No activity is absolutely safe, The risk associated
with collecting radioactive minerals can be greatly
reduced by taking the simple, sensible precautions
Invest in a Geiger counter, learn how to use it
properly, and use it regularly to check radiation
levels around your collection.
In the UK safety is controlled by the Health and Safety Executive (HSE).
Visit their website at www.hse.gov.uk/radiation/ionising/doses
to learn more about radiation. The currently recommended maximum
doses are specified in the Ionising Radiation Regulation 1999 (IRR99).
For members of the general public the limit is 1 milli-Sievert/calendar year
Note: as knowledge is accumulated, the
recommended safety levels may change.
- World-wide the average background radiation level is 2.85 milli-Sieverts/calendar year
of which 2.0 milli-Sieverts is due to Radon gas that accumulates in cellars, mines etc.
We have no control over this radiation other than to avoid obvious 'hot-spots'.
When buying a Geiger counter, check the instrument range to be
sure that it reads accurately at micro-Sievert level.
Note:The meter reading will then enable
you to calculate how many hours per year you can safely be exposed
to the measured radiation level.
Choose smaller specimens. These frequently have
finer crystals and smaller specimens will reduce
the total amount of radiation.
Place individual specimens in closed cases
Keep your collection in a cabinet, preferably a
Do not store radioactive specimens in frequently
occupied living rooms, especially any that may
contain food or drink.
If possible store the collection in a separate
building such as a shed or garage remote from the
house. A brick building affords better shielding
than a wooden one.
Make sure that the building is well ventilated.
Ensure that the collection is kept clean and
Limit the time spent examining your specimens.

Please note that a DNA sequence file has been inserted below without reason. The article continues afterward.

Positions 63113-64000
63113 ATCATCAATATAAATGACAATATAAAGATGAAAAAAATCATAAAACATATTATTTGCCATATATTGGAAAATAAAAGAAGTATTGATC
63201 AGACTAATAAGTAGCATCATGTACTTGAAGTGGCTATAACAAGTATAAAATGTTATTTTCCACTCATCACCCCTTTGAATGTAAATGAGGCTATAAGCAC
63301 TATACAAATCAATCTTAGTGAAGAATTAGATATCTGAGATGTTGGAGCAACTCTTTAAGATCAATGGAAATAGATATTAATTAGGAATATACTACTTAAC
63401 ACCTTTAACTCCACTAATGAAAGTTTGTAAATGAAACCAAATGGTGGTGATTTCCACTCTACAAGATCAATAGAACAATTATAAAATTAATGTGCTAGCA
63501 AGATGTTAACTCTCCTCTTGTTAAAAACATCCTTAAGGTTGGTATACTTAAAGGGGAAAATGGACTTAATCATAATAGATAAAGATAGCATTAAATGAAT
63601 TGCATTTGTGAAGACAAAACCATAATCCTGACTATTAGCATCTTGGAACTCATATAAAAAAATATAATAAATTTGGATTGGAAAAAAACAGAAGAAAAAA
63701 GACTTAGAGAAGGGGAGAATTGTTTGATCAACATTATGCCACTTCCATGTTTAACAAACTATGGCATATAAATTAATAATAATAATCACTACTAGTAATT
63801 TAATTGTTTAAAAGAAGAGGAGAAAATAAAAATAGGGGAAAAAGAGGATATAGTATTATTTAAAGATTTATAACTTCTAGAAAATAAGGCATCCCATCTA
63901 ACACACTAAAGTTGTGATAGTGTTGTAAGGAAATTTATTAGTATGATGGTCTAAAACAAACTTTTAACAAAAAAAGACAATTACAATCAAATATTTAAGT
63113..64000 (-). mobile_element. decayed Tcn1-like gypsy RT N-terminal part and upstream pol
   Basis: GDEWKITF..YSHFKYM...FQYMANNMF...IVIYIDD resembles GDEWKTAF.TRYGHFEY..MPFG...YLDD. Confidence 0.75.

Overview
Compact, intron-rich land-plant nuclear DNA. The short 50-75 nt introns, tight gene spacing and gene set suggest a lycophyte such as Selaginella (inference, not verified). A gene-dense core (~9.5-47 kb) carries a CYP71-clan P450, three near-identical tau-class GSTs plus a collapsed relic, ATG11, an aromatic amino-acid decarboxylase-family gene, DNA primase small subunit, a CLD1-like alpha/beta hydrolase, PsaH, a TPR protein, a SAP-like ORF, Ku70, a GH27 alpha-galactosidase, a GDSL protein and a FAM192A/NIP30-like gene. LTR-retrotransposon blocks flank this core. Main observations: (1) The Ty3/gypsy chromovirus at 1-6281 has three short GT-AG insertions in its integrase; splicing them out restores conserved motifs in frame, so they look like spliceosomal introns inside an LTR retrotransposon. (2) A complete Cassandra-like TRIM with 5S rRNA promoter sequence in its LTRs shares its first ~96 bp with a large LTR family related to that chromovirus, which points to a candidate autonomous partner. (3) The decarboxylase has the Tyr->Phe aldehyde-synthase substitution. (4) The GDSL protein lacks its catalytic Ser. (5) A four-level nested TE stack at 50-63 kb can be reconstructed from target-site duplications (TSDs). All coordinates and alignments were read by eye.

The measured radiation levels from your
collection will determine the maximum number of
hours per year that you can safely be exposed to
the radiation. If you want to study your
specimens in detail, why not photograph them?
Most importantly of all,
Take great care not to inhale or ingest dust from
the specimen or its case. Internal organs cannot
be protected against the most damaging form of
radiation, alpha particles. Dead skin or a sheet
of paper will protect against external sources.
For the same reason, do not handle specimens when
you have cuts or broken skin.
Thoroughly wash your hands after handling
The different radiation threats
- Radiation is effecively distributed uniformly over the surface of a
sphere having the source at its centre. Intensity decreases very
rapidly as the inverse square of the distance from source. So avoid
getting too close to your specimens.
- Alpha particles travel only a few inches in air and can be stopped
by a sheet of paper or skin. However, alpha particles will penetrate
the epithelium that covers internal organs. The greatest threat from
alpha particles is therefore material entering the body through ingestion,
cuts, open wounds etc.
Cleanliness (avoiding dust) is your best protection.
- Beta particles will travel several inches in air before being 'captured'
but can be stopped by a sheet of aluminium, thick clothing etc. The
better quality Geiger counters will have a thin wall that allows
beta particle radiation to be measured.
- Gamma radiation poses by far the greatest threat. Being pure electomagnetic
radiation it has no potential energy to dissipate and can only be
stopped by several inches of lead; but intensity decreases with the square
of the distance from the source. A good Geiger counter is therefore
your best protection. It should come with a calibration against a
known source, e.g.Cesium-137. Its measurement of micro-Sieverts/hour
(milli-rads/hour) will deteremine how many hours per year you can
safely study your specimens without exceeding the HSE recommended maximum dose.